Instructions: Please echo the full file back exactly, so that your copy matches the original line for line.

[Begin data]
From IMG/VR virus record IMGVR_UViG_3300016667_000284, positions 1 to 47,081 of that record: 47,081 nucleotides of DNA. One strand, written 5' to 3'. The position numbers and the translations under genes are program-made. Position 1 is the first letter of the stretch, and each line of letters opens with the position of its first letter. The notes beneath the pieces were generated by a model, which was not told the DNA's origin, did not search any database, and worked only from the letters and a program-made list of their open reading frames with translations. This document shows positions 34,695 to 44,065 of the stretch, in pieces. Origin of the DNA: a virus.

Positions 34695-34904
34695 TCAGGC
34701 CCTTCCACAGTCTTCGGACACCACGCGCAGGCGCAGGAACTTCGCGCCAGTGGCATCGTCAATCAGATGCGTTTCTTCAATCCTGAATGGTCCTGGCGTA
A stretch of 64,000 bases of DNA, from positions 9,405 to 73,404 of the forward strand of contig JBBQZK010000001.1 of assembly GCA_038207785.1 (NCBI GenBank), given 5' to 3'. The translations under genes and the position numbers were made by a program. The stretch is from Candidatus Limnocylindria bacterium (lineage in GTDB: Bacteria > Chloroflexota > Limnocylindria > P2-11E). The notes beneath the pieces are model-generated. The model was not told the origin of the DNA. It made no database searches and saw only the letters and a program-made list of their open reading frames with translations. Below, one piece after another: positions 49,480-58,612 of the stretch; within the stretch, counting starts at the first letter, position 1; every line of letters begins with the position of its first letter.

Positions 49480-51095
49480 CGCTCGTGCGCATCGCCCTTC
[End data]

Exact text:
From IMG/VR virus record IMGVR_UViG_3300016667_000284, positions 1 to 47,081 of that record: 47,081 nucleotides of DNA. One strand, written 5' to 3'. The position numbers and the translations under genes are program-made. Position 1 is the first letter of the stretch, and each line of letters opens with the position of its first letter. The notes beneath the pieces were generated by a model, which was not told the DNA's origin, did not search any database, and worked only from the letters and a program-made list of their open reading frames with translations. This document shows positions 34,695 to 44,065 of the stretch, in pieces. Origin of the DNA: a virus.

Positions 34695-34904
34695 TCAGGC
34701 CCTTCCACAGTCTTCGGACACCACGCGCAGGCGCAGGAACTTCGCGCCAGTGGCATCGTCAATCAGATGCGTTTCTTCAATCCTGAATGGTCCTGGCGTA
A stretch of 64,000 bases of DNA, from positions 9,405 to 73,404 of the forward strand of contig JBBQZK010000001.1 of assembly GCA_038207785.1 (NCBI GenBank), given 5' to 3'. The translations under genes and the position numbers were made by a program. The stretch is from Candidatus Limnocylindria bacterium (lineage in GTDB: Bacteria > Chloroflexota > Limnocylindria > P2-11E). The notes beneath the pieces are model-generated. The model was not told the origin of the DNA. It made no database searches and saw only the letters and a program-made list of their open reading frames with translations. Below, one piece after another: positions 49,480-58,612 of the stretch; within the stretch, counting starts at the first letter, position 1; every line of letters begins with the position of its first letter.

Positions 49480-51095
49480 CGCTCGTGCGCATCGCCCTTC